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Scaled Down Plan For Downtown Redevelopment Presented To Burlington City Councilors

The developers of a stalled development in the center of Burlington appeared before the City Council Monday night to present a scaled-back plan. As WAMC’s North Country Bureau Chief Pat Bradley reports, they gave assurances that the project will move forward.
In late September, Burlington Mayor Miro Weinberger wrote to the developers of CityPlace expressing frustration over the lack of progress during the past year.  He noted that Brookfield was “not in compliance with numerous obligations under the Development Agreement dated as of October 26, 2017…”  The mayor required the developers to take several actions, including provide an updated development plan to the City Council by October 28th , and give assurances that any plan will service a $21.8 million TIF (Tax Increment Funding) debt.

The team from Brookfield Properties presented a scaled down development plan to city leaders Monday evening. Vice President of Mixed Use Development Aanen Olsen said the complex would now be a maximum 10 stories rather than 14 and a hotel has been added.  “What we’re proposing is an adaptive reuse of the Macy’s building, putting our office tenant in there thereby reducing the overall height of the project of the middle block by more than 50 feet. The plan also maintains the connection of the street grid as well as some of the previously approved amenities like the rooftop observation deck and the community space. The new proposed project is 8 levels of residential over retail, a simplified parking structure in the middle and a hotel use over retail along Bank Street.”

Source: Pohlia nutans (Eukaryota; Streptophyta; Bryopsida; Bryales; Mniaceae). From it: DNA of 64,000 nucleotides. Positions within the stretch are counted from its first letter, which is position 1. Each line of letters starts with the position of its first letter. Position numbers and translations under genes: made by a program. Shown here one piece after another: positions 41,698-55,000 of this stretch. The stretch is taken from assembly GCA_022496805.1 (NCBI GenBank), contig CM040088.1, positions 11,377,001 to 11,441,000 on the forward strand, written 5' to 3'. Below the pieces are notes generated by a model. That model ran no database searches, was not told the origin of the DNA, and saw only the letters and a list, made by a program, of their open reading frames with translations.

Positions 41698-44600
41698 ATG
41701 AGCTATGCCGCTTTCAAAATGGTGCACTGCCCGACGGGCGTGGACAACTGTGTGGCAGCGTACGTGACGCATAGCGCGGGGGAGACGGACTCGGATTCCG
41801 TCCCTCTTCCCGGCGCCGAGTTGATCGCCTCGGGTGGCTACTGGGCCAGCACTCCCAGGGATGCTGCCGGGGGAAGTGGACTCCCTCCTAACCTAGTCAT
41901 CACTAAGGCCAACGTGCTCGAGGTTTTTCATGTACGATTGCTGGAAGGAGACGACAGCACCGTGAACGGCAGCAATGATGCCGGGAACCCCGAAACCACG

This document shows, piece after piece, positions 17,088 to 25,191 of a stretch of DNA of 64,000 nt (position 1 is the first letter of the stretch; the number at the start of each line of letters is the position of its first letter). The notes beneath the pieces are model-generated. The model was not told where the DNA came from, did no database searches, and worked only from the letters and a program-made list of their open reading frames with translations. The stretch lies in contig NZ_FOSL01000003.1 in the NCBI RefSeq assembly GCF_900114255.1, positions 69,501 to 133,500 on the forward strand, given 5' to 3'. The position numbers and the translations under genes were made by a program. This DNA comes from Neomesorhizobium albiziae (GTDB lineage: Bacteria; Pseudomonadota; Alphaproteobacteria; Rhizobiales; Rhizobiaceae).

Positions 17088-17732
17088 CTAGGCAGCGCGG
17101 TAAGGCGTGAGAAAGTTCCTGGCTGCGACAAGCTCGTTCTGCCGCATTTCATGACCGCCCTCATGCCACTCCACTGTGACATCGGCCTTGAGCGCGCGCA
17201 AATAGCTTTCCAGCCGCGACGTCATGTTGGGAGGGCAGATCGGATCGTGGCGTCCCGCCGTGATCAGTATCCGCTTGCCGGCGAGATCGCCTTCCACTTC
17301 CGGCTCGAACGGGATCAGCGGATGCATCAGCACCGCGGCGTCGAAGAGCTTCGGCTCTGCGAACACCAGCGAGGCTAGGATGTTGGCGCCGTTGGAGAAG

There were numerous questions from city councilors.  Ward 8 Independent Adam Roof zeroed in on a key issue: the availability of housing.  “Can you give us a sense on what the differences might be around the housing that was expected in the original plan and what we can expect to see with new housing units coming on line as part of this plan?”
Olsen:  “This new plan actually preserves every single unit that was proposed in the original plan and may even have space for more. So we are tracking someplace between 280 and 300 units as was originally approved.”

City Council President and Ward 4 Republican Kurt Wright quizzed developers about costs.  “Will the proposal now that’s being put forth before us service the $21.8 million TIF debt?”
Olsen:  “That is something we’re working on as we speak and we are confident that it will.”
Wright:  “The first proposal, which was 14 stories and everything else, was I think projected to be about $225 million. Can you tell us what the total cost of this project is?”
Olsen:  “I, I can’t. Not tonight.”

Mayor Weinberger called the presentation by Brookfield a step in the right direction.  “This comes after Brookfield has met the other steps laid out in my September 27th letter. I do think what you’ve laid out represents the potential of achieving all of the major goals that the city laid out as we set down this process years ago:  hundreds of new homes, hundreds of jobs in the downtown, millions of dollars of additional public revenues to the city and the state, the restoration of the streets that were lost during urban renewal.  This represents again a step in the right direction towards fixing a part of the downtown that has long been problematic.”

Audio of the Burlington City Council meeting is courtesy of Channel 17 Town Meeting Television.

You can look at the updated plan presented to the City Council here.

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